Can you imagine if the food industry had zero accountability? It’s certainly not perfect now, but can you imagine the mess if there was no regulation about what food companies put both in and on packaging. They could say one thing on the packaging, and then put something completely different inside the package. It’s a very good thing we have at least some regulation on food and packaging but as far as personal training…we have zero.
Way back in 1992 when I got my first certification, it was simply that everyone knew a personal trainer. Now, everyone IS a personal trainer. Or at least that’s what their business cards say. Believe it or not, personal training is one big crap shoot and just like going to the casino to try and “hit the jackpot”, you’re more than likely going to lose in the long run. The only difference is…hiring a personal trainer could very well cost you a lot more than money; it could end up costing you an arm and a leg.
Are personal trainers really that bad? Yes, they are. And the worst part is…those training fees you’re paying now are small potatoes compared to what’s coming down the road. So, what is it that makes most trainers so bad? I’ll start with my top 5 most costly mistakes trainers make but be on the look-out, because more is sure to come.
Top 5 Most Costly Mistakes Trainers Make
1. Using Soreness to Gauge Workouts – This one kills me. It seems there’s an unspoken game amongst trainers on who can make their clients have the most soreness. I’ll keep this simple. Any soreness that last more than 72 hours is too much. In addition, any soreness which causes a person to modify the way they walk, have discomfort from standing up, and requires medication to relieve pain is a huge red flag. Walk away while you still can.
2. Working Through Pain – This is another big one. Any trainer who presses you to “work through the pain” needs to find another job and you need to call me. Pain should never be a part of any workout for any reason whatsoever. Pain is a guarantee something is wrong and if your trainer is having you work through it, they are the biggest pain of all.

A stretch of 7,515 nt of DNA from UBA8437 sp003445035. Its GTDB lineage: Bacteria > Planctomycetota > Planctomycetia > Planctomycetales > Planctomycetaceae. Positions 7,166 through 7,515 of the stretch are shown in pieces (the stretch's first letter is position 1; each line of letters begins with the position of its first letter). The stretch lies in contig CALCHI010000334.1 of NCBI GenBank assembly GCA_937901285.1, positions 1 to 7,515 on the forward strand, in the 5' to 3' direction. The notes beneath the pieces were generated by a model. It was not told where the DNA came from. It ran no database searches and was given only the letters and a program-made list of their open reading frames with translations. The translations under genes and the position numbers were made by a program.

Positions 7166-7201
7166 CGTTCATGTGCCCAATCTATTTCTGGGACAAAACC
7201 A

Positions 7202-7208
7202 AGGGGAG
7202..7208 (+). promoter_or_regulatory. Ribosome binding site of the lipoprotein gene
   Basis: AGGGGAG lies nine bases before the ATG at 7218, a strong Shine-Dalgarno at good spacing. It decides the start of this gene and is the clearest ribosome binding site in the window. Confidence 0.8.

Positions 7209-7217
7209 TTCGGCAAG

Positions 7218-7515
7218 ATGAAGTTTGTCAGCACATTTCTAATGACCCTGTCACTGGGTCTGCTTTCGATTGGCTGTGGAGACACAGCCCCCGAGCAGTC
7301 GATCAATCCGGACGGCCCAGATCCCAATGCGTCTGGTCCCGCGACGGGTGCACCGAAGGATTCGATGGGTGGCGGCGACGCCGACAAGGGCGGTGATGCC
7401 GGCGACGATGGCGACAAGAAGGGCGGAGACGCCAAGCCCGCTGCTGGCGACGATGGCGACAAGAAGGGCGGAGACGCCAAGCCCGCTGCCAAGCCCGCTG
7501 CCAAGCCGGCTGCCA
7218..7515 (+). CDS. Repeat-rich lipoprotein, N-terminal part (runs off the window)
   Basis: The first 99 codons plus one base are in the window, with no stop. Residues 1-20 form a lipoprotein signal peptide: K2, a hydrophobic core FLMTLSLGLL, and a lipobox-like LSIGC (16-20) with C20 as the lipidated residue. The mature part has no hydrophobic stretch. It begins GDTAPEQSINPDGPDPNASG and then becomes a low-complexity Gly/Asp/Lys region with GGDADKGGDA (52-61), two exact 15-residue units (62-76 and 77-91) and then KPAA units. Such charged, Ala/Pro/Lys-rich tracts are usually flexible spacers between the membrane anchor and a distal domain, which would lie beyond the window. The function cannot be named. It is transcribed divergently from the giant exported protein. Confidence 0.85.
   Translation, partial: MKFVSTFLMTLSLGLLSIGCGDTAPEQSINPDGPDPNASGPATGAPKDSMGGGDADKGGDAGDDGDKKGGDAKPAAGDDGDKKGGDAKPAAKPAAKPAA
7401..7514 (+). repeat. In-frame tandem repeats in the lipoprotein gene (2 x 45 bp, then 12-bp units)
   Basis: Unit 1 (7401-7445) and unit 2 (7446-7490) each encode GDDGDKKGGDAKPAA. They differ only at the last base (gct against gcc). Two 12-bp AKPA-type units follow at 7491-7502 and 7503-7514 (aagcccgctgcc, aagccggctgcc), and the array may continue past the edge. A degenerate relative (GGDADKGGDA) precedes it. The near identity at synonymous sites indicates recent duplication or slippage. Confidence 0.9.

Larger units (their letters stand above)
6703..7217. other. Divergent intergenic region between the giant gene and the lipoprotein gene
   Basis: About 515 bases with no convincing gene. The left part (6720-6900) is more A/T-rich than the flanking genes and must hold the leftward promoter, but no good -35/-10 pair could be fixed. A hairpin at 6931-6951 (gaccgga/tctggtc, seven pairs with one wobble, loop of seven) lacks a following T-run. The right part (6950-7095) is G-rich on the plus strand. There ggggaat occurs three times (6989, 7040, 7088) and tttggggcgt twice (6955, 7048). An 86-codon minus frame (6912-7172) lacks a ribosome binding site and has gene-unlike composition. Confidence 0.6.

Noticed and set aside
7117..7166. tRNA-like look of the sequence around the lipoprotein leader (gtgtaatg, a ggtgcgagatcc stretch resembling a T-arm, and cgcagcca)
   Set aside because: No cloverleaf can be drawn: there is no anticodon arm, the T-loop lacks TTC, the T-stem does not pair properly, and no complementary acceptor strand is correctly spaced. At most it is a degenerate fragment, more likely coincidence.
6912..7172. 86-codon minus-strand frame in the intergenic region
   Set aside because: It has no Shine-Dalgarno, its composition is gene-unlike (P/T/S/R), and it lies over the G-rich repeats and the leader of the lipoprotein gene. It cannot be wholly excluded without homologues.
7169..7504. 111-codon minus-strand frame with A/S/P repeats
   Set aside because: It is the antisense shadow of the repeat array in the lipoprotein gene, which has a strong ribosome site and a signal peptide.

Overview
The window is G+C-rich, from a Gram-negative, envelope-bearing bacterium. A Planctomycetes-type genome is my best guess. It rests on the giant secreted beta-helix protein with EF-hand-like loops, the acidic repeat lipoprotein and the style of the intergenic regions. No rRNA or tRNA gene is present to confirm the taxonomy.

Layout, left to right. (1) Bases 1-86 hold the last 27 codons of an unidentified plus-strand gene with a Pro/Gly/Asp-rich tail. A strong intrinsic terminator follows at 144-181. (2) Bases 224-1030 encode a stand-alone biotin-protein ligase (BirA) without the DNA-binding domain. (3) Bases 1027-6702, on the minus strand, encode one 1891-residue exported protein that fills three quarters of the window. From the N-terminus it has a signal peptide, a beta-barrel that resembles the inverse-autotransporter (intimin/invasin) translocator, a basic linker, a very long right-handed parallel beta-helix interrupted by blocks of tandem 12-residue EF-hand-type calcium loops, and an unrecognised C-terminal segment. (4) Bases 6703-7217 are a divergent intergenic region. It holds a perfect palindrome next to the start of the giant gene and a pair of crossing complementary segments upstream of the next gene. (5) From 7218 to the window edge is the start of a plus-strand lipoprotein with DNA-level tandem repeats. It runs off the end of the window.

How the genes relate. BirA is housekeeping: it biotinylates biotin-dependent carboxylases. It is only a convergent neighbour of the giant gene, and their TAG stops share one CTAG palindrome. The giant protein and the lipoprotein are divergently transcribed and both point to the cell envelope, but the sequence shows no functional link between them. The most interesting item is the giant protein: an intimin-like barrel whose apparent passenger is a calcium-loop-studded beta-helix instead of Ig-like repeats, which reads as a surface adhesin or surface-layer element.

3. Not Monitoring Heart Rates – The absolute biggest indicator of how hard you are working is your heart rate. Regardless if it’s weight training, cardiovascular training, or anything in between; your trainer should be taking, recording, and monitoring your heart rates before, during, and after your sessions. The heart can be damaged if it stays above a certain rate for too long and the scary part is, you may have no clue it’s too high. If your trainer isn’t monitoring your heart rates, what else are they ignoring?
4. Pretending to Rehabilitate – Wow! This one is far more common than you think. Just because a trainer may have a certification in exercise therapy or corrective exercise doesn’t mean a thing. I personally am a certified exercise therapist and it too doesn’t mean a thing unless you have extensive experience and you always apply correct methods of therapy. This may be the most dangerous of all and if your trainer has attempted to diagnose an injury or pain, told you they can heal an injury by rehabbing you, or didn’t advise you to see your doctor before continuing exercise…cut your losses and don’t go back; ever!
5. Teaching Harmful Exercise Habits – This could very easily be number one. If your trainer is not having you warm up and stretch before every single session and also stretch afterward, they are leading you down the wrong road. Secondly, if your trainer doesn’t teach you slow and controlled movements without jerking, popping, or cheating… your body will soon pay the price. And lastly, if your trainer doesn’t seem to have your workouts planned out and can’t explain rhyme and reason, get a refund.
For the record, I’ve spent 25 years watching trainers take years off of their client’s lives by the way they train them. The “Go Hard or Go Home” mantra is alive and well, but in most cases; it’s the trainer who needs to go home. If your trainer thinks extreme soreness is great, barks at you to work through pain, ignores heart rates, plays doctor, and doesn’t teach you safe and functional exercise, those hourly sessions for which you’re paying could most likely be a down payment for your new arms and legs.
“The Exercise Doctor”